We can't directly image an exoplanet. Most of the time we detect planets by occlusion of the stars light. However, we occasionally can filter out the star's light and measure the light from the planet directly. Although we only see a single point of light, can we form an image by observing brightness over time?

No axil tilt As the planet rotates (assuming it rotates) we can measure a days brightness variation and get the albedo of each longitude "strip". This gives a 1D image.

Axial tilt. We can use seasonal variations of albedo to get latitude information and combine it with daily rotation to get a 2D image.

Specular reflections. If the planet has oceans and the angles are just right we may glimpse a refection. It would fade in or out dependent on clouds and terrain (if it has such features). As a bonus this light would be polarized. But would the specular reflection be a detectable fraction of the planet's light?

Eclipses. If the planet has a large moon the eclipses would affect the amount of light reflected.

Are any of these methods feasible in the near future? What kind of image resolution should we expect for an Earth-like planet around a sun-like star 100 light years away?

  • $\begingroup$ There is an entire class of exoplanets discovered by direct imaging, check e.g. the HR 8799 system. It's just spatially unresolved direct imaging. Furthermore, using occultations (the opposite of transits) in thermal imaging, you can create 'heat maps' of Hot Jupiters, such as HD 189733b. Take those techniques in mind, when you ask what you ask. $\endgroup$ Feb 15 at 9:03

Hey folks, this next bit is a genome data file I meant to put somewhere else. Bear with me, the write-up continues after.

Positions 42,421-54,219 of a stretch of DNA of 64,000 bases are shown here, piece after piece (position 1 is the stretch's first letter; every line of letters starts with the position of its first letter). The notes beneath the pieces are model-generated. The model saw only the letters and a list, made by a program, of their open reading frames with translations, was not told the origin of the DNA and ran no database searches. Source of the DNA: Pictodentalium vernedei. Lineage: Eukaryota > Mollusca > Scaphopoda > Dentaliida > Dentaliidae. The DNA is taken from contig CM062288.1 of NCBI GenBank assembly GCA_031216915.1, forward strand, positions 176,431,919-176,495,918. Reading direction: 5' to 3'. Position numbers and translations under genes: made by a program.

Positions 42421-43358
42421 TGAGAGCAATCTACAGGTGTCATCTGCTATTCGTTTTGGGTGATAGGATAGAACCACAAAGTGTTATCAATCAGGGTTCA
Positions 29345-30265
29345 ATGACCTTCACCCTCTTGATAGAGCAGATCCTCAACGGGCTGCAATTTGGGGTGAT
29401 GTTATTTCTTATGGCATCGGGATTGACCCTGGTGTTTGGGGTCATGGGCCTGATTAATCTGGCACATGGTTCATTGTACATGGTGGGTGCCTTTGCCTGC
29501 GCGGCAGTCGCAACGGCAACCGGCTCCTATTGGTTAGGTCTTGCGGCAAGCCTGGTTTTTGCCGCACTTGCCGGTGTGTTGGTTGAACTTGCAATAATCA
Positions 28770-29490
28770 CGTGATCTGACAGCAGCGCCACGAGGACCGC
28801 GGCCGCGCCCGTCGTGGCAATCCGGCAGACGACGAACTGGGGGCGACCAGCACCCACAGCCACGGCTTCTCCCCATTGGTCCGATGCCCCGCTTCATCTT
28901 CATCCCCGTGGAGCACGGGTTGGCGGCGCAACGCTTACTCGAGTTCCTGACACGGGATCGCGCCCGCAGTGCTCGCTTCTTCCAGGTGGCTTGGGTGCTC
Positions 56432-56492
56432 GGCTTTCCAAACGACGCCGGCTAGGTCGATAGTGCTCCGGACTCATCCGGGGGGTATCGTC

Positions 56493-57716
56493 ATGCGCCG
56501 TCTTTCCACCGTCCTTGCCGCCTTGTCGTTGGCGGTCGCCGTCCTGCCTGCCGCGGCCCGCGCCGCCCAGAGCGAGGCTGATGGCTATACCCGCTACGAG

• $\begingroup$ @AtmosphericPrisonEscape: I had HR 8799 in mind. The general idea is if you carefully measured the brightness of one of those planets as it rotated you may get some sort of image (either by thermal or reflected light) so long as the poles weren't too much aligned with us. Rocky planets have a fixed terrain so longer-term measurements could yield a sharper image. Occultations could also get an image as you state. Probably only with thermal radiation and not visible light for an Earth-like planet (visible would be too drowned out)? $\endgroup$ Feb 16 at 23:47
  • $\begingroup$ The planets in HR 8799 are gas giants, so I'd be very surprised so see any axial tilt and any variation with time in the IR and VIS. Rocky planets with occultations are improbable to happen even with the ELT's, as the occultation signals are an order of magnitude smaller than the transit signals, and small exoplanet transits are going to be barely doable with the next Gen instruments. Furthermore, tidal locking will be a problem for the close-in planets, as you will see them at always the same phase. $\endgroup$ Feb 17 at 0:36


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